For example, a Last Will can provide for the disposition of a person’s assets in many different ways through provisions for bequests of stated monetary sums, or the specific devise of particular real estate, or a gift of a percentage of the estate. Also, a Last Will can create testamentary trusts to take advantage of estate tax planning methods or provide protection for minor children or beneficiaries who are incapacitated. However, in order for a Last Will to become validated and effective it must be filed with the Surrogate’s Court and admitted to probate. The Probate Process is typically not a barrier to a smooth estate settlement particularly where all of the interested parties involved are close family members and there is no antagonism between the parties. Unfortunately, there are many situations where conflict and complexity may hinder or interfere with probate.

A Living Trust may be used to avoid some of the Probate issues and other lifetime problems which are identified below. These items include the following:

(a) Identification of distributees (next of kin) – when a Will is offered for probate the New York estate laws and rules provides that the Court be given specific details regarding a person’s next of kin. Determining this information may be difficult particularly in situations where the decedent has not had contact with any family members for decades and may have been born outside of the United States. I recall one situation where a person who was preparing their estate plan had been brought up in foster care and had no knowledge as to his biological family. The administration of a Living Trust does not require the identification of next of kin. Upon the death of a decedent the Trustee of the trust is typically authorized to distribute the trust assets to the trust beneficiaries without any Court proceedings or any search for, or notice to, the decedent’s living heirs. The provisions for distributions under the Trust would be exactly the same as set forth in the Last Will.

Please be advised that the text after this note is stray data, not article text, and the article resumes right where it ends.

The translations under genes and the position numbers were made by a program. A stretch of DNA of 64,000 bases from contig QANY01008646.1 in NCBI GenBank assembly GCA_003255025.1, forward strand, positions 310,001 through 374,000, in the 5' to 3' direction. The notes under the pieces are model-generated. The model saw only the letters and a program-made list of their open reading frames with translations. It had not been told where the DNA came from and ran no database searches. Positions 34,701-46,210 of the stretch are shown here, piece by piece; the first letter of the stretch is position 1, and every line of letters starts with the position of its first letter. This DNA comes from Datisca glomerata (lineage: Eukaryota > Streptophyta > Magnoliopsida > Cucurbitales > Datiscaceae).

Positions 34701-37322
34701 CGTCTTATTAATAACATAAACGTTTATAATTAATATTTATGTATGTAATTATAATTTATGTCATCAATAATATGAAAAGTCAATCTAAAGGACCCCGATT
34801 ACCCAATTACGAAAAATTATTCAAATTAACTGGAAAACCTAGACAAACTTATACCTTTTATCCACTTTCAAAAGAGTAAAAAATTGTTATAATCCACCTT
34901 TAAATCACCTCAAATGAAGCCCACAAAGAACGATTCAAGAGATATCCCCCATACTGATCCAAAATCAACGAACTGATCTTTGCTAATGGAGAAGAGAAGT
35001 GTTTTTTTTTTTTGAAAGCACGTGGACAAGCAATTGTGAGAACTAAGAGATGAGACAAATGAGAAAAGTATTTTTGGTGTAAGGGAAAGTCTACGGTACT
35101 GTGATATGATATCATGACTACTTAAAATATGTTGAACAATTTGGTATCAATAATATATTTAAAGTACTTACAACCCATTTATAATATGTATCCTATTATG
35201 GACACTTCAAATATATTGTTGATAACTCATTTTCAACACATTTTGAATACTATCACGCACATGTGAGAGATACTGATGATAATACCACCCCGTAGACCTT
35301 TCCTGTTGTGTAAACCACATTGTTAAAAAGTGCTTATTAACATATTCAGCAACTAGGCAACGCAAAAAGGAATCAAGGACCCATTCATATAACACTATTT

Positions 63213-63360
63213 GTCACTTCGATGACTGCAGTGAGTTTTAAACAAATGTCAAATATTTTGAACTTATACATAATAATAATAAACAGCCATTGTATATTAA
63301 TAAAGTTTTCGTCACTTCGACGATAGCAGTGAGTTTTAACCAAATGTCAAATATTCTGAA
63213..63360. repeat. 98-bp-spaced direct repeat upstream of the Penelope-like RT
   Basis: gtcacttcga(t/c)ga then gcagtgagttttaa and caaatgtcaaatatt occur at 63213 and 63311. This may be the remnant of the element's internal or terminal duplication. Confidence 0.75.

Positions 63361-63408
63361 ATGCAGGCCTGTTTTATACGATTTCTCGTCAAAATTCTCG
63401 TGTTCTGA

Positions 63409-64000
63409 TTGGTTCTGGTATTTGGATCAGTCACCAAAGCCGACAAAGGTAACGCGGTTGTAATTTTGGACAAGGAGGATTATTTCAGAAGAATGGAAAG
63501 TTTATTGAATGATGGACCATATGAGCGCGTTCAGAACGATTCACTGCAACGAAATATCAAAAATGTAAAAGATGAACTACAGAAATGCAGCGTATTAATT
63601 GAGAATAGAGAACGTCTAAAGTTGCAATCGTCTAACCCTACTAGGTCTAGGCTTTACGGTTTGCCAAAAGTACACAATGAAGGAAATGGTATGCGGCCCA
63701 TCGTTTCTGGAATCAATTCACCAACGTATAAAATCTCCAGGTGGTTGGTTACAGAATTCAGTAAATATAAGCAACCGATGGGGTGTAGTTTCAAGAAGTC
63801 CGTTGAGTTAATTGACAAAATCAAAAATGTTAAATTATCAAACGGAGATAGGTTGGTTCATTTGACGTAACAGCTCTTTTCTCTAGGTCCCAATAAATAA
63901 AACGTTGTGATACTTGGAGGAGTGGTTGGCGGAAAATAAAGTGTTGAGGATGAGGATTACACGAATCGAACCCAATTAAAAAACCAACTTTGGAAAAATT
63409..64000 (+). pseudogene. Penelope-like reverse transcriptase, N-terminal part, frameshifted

(b) Avoidance of Will Contests – since the administration and distribution of trust assets does not require identifying or notifying next of kin or the commencement of a Surrogate’s Court Probate Proceeding, it is less likely that a disgruntled heir will challenge the validity of a decedent’s trust or estate plan. It is rather easy for an unhappy disinherited individual who received a notice of the Probate Proceeding to file Objections to Probate with the Court. While the validity of a Living Trust can be challenged, the person who wishes to do so must take an affirmative step and prepare Court papers and commence a new Court lawsuit to discredit the validity of the trust. Thus, a Living Trust may avoid the Contest of a Will.

(c) Management of Assets in the event of disability or incapacity – A Living Trust allows the Trustee to manage assets both before and after the death of the trust creator. A Living Trust is created during the lifetime of the creator and assets are transferred into the trust at that time. While the creator is usually the trustee of the trust, trust provisions can provide for a substitute trustee in the event the creator becomes disabled or incapacitated. This type of provision allows for a more comprehensive method to handle a person’s assets in the event of a disability. While a power of attorney can also be used to accomplish this task, the trust provides a more centralized and structured approach and reduces the problems associated with having a bank or other financial institution raise questions regarding the power of attorney. While banks and other financial institutions are now required to accept and follow the instructions of an appointed agent under a power of attorney [New York General Objection Law Section 5-1504 (2) and 5-1510(2)(i)], there are occasions where difficulties still arise. Additionally, by creating a lifetime advanced directive for asset management in the case of disability, on Article 81 Guardianship Proceeding may be avoided.

New York Estate Attorneys are familiar with the various benefits that provisions in a Living Trust can provide. Since each individual’s needs and intentions are different it is important to explore the possible advantages provided by including this type of trust in an estate plan. Not every situation calls for a trust, but when necessary, a Living Trust can expedite estate administration and avoid the time and expense of lengthy Court proceedings.